The Buller 21-inch (0.5-meter) Visitors' telescope is a Cassegrain reflector manufactured by J.W. Fecker, Inc. in 1950. It is of a classical design, with a fork mount, large setting circles, and glass encased right ascension drive of precision brass gearing. The telescope is named after Reginald Buller who donated the instrument to the SDSU Astronomy Department and MLO to advance popular education in astronomy. It is used in connection with SDSU General Education Astronomy classes and labs, SDSU public outreach events, and students of accredited schools by special arrangement. Approximately 5,500 people look through this telescope every year. The Buller telescope was dedicated on May 22, 1988; it replaced the original 16-inch (0.4-meter) Visitors' telescope manufactured by Nishimura, Inc, which was in use at MLO since 1968.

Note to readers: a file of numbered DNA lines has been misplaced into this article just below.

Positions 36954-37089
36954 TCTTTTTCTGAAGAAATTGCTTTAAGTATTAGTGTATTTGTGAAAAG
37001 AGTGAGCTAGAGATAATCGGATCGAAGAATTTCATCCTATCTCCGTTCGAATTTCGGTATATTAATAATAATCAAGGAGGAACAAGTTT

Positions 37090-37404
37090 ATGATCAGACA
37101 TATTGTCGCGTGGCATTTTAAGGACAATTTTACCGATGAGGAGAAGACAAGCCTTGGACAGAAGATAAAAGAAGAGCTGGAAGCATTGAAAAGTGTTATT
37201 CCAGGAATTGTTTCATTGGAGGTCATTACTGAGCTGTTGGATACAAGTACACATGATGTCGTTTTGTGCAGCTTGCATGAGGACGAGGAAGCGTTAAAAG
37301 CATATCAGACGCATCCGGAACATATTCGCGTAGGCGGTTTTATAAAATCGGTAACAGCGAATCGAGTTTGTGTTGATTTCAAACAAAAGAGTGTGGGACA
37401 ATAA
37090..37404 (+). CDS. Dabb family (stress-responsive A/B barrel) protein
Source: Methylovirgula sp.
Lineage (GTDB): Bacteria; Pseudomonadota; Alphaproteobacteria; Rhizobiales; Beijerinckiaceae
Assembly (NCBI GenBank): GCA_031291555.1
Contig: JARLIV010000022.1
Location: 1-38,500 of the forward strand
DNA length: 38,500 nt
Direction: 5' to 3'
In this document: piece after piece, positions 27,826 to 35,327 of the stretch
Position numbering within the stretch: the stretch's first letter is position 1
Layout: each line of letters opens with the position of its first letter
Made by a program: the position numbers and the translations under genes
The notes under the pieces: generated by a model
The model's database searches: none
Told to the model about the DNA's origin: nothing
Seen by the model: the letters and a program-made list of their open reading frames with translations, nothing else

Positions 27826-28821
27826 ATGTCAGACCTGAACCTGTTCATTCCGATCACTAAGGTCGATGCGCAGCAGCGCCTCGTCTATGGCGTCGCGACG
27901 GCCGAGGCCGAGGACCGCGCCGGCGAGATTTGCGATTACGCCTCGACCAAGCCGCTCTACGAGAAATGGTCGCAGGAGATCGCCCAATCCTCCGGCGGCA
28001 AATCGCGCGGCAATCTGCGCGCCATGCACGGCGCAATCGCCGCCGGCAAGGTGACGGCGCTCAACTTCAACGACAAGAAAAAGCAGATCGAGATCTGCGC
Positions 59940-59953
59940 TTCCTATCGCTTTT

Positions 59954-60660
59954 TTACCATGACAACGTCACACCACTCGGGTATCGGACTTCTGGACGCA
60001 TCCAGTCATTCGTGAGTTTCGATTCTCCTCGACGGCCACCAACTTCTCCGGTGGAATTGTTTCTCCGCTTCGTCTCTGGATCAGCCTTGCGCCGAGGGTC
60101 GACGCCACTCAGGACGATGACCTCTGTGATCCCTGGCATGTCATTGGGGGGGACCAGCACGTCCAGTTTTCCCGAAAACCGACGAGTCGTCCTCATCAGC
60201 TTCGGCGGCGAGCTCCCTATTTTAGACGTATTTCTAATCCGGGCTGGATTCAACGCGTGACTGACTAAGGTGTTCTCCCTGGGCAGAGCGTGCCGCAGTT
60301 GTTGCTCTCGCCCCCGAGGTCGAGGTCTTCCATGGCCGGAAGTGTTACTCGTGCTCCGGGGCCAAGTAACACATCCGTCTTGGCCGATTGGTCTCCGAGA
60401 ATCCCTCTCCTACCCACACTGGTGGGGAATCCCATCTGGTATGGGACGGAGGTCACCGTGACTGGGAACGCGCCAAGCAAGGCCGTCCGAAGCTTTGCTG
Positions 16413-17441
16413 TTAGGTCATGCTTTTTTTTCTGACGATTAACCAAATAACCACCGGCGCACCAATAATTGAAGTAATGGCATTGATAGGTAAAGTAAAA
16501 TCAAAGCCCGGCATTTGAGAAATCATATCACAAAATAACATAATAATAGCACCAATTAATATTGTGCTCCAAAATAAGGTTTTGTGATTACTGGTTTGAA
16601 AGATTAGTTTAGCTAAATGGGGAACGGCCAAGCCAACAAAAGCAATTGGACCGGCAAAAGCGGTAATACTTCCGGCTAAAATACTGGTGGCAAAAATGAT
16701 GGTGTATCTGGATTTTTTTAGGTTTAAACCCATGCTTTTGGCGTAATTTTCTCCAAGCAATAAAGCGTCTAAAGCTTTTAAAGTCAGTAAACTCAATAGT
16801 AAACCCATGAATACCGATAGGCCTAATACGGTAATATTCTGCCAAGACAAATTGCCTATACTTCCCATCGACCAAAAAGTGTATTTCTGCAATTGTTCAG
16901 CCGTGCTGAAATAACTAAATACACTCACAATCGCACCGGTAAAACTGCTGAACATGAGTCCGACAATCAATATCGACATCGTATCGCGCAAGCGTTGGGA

The Buller telescope provides excellent viewing by eye of the moon, planets, and, on dark nights, faint nebulosities and globular star clusters. This telescope fully exploits Mount Laguna Observatory's steady seeing and dark skies for the benefit of the human eye. Some of our students have used the Buller telescope to make sketches of Mars, Jupiter, and Comet Hale-Bopp during episodes of particularly great seeing conditions. A 35-mm film camera and an SBIG CCD camera are also available for student use.
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